With Brexit little more than a year away, one of the most pressing issues remains unresolved – immigration. Policymakers are grappling with how to satisfy both public and business demands for restrictive and expansive approaches to immigration respectively. This article considers the factors that have shaped the structural dependence of EU labour, with a focus on three low skill sectors that will be severely affected by the termination of free movement.
With Brexit little more than a year away, one of the most pressing issues and the issue that arguably drove the British public to vote for Leave, remains unresolved – immigration. Whilst the British public has long been in favour of reducing immigration, the high level of public concern has been more recent, gravitating from a marginal concern of a small minority, to what voters consider as one of the most important issues facing Britain.1 At the same time, numerous sectors rely on EU citizens at both the high and especially the low end of the skills spectrum to fill labour market demands. This leaves the British political establishment grappling with how to satisfy both public and business demands for restrictive and expansive approaches to immigration respectively.
Yet the structural dependence on immigrant labour is a product of the UK’s own making. Britain’s liberal labour market underpinned by labour market flexibility has long been heralded as a key success factor for the UK’s economy. But the liberal model of capitalism is key to understanding the dependence on migrant labour. Political decisions beyond immigration controls have created intractable path dependence that has determined the reliance on migrant labour and the dilemma policymakers now face. This article considers the factors that have shaped the structural dependence of EU labour to Britain, with a focus on three low skill sectors that will be severely affected by the termination of free movement.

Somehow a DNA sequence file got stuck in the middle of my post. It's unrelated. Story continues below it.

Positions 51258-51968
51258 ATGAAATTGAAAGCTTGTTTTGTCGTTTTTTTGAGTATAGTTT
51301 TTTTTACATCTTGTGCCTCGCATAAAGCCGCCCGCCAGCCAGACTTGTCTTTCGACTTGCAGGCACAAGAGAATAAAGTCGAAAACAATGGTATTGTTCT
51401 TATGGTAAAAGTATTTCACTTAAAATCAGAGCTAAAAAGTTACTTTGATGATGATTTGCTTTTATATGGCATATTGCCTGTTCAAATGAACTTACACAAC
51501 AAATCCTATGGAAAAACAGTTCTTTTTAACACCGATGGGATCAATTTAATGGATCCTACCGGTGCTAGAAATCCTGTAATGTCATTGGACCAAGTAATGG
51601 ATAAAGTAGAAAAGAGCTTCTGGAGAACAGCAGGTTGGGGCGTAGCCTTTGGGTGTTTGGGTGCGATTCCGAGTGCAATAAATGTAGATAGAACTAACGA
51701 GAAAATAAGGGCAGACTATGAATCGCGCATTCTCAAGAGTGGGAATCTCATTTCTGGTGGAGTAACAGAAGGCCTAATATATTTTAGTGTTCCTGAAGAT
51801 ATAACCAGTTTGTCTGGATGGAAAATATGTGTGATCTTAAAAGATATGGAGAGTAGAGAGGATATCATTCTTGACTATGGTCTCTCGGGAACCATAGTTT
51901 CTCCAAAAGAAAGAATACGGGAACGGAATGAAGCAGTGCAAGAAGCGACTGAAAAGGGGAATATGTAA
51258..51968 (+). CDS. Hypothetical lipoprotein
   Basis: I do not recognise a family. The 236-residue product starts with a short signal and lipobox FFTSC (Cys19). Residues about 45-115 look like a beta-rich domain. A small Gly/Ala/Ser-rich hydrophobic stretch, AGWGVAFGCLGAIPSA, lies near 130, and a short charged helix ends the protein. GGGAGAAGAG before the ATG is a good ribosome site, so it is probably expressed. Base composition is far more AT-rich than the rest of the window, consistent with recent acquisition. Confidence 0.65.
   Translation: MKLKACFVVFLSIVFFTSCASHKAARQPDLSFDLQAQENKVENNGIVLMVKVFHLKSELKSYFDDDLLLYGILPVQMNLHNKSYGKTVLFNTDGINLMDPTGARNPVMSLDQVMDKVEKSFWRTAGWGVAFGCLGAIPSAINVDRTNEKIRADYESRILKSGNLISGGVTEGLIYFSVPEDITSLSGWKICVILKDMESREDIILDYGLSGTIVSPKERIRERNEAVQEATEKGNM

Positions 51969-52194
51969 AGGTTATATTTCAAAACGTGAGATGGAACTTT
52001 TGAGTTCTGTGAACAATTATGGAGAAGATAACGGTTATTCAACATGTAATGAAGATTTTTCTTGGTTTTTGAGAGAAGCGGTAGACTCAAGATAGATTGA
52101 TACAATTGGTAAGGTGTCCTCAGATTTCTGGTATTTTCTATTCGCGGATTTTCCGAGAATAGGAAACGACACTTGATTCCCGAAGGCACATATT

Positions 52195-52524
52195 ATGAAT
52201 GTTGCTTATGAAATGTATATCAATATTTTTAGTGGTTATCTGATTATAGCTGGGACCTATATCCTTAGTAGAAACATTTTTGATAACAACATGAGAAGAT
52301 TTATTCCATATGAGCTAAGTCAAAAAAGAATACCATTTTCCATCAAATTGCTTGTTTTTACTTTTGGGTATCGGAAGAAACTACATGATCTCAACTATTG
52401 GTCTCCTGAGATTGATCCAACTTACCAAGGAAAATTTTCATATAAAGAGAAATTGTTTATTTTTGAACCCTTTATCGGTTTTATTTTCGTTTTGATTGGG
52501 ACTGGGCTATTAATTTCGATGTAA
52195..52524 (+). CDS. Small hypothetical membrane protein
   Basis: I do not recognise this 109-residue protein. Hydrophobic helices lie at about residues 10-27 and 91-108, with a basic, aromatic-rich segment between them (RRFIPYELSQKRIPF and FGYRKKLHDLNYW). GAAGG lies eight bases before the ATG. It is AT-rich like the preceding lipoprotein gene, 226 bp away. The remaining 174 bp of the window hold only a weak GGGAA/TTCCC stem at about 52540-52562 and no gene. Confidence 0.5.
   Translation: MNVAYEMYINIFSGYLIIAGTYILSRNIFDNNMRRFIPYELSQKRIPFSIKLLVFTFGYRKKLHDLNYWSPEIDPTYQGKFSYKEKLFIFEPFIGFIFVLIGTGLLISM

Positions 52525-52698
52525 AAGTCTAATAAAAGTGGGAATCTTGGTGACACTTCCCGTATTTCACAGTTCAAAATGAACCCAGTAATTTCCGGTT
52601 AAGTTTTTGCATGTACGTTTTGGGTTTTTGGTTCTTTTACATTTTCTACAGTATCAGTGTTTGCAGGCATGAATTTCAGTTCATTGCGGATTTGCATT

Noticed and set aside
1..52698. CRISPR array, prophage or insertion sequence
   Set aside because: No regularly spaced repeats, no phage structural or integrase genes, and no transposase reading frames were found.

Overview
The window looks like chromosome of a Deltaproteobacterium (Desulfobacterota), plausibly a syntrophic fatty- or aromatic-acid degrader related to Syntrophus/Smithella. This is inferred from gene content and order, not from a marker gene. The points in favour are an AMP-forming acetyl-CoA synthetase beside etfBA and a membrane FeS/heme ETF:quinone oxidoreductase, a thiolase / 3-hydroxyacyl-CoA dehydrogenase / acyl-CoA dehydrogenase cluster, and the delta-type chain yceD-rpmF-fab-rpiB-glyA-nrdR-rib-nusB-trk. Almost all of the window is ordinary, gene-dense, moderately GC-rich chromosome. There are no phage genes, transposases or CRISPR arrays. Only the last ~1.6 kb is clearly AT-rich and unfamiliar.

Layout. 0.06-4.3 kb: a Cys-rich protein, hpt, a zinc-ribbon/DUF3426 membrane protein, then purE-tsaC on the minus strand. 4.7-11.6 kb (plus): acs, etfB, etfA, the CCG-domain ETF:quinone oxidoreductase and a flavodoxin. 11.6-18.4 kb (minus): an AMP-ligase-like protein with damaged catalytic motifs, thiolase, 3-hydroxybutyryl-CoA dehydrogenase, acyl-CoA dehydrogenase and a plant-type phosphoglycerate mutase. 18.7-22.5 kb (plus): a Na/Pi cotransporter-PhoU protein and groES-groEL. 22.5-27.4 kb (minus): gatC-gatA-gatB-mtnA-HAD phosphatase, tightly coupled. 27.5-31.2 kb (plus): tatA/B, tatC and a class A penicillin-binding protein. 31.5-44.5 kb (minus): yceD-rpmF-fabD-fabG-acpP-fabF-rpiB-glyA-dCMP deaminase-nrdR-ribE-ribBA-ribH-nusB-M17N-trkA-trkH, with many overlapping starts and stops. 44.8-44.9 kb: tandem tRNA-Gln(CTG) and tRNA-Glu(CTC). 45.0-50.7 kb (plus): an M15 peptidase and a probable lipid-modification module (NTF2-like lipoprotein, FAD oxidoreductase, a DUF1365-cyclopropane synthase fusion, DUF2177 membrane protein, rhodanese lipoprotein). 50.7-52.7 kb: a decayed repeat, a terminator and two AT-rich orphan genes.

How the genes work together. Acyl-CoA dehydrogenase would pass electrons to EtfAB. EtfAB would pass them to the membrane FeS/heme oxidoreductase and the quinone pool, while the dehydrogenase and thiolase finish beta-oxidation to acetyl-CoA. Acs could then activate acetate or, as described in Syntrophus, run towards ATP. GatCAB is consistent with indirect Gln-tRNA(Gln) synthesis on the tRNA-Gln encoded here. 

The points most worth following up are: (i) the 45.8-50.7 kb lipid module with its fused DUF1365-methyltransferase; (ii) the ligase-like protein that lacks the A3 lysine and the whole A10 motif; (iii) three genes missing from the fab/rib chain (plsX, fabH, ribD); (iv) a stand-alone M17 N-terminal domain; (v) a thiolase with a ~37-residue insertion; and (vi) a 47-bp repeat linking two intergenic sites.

About the Author
Dr. Erica Constardine is a Research Fellow in the Sussex Centre Migration Research (SCMR) and Department of Politics (LPS). Her research focusses on immigration politics and policymaking. Her book Labour’s Immigration Policy: The Making of the Migration State was published by Palgrave Macmillan in 2017.
1. Ipsos-Mori. (2015) “Issues facing Britain: August 2015 Issues Index”. Available from: https://www.ipsos-mori.com/researchpublications/researcharchive/3614/EconomistIpsos-MORI-August-2015-Issues-Index.aspx [Accessed 15 September 2015].
2. Hall, Peter A. Varieties of capitalism: The institutional foundations of comparative advantage. Edited by David W. Soskice. Oxford: Oxford University Press, 2001.
4. Menz, Georg. The political economy of managed migration: Nonstate actors, Europeanization, and the politics of designing migration policies. OUP Oxford, 2008.
5. Piore, Michael J. “Birds of passage: migrant labor and industrial societies”. (1979).
10. House of Commons, 2018, NHS staff from overseas: statistics. Number 7738. House of Commons Library.
18. Grimwood, G. G. and T. Mcguiness (2017) Migrant Workers in Agriculture, House of Commons Library Briefing Paper Number 7987
19. National Farmers Union [NFU] (2017) Drop in seasonal workers leaves some farms critically short. https://www.nfuonline.com/news/latest-news/drop-in-seasonal-workers-leaves-some-farms-critically-short/
21. Sumption, M. (2017). Labour immigration after Brexit: questions and trade-offs in designing a work permit system for EU citizens. Oxford Review of Economic Policy, 33(suppl_1), S45-S53; Grimwood, G. G. and T. Mcguiness (2017) Migrant Workers in Agriculture, House of Commons Library Briefing Paper Number 7987
22. National Farmers Union [NFU] (2017) Drop in seasonal workers leaves some farms critically short. https://www.nfuonline.com/news/latest-news/drop-in-seasonal-workers-leaves-some-farms-critically-short/
23. Migration Advisory Committee [MAC] (2013). Migrant Seasonal Workers. London: MAC.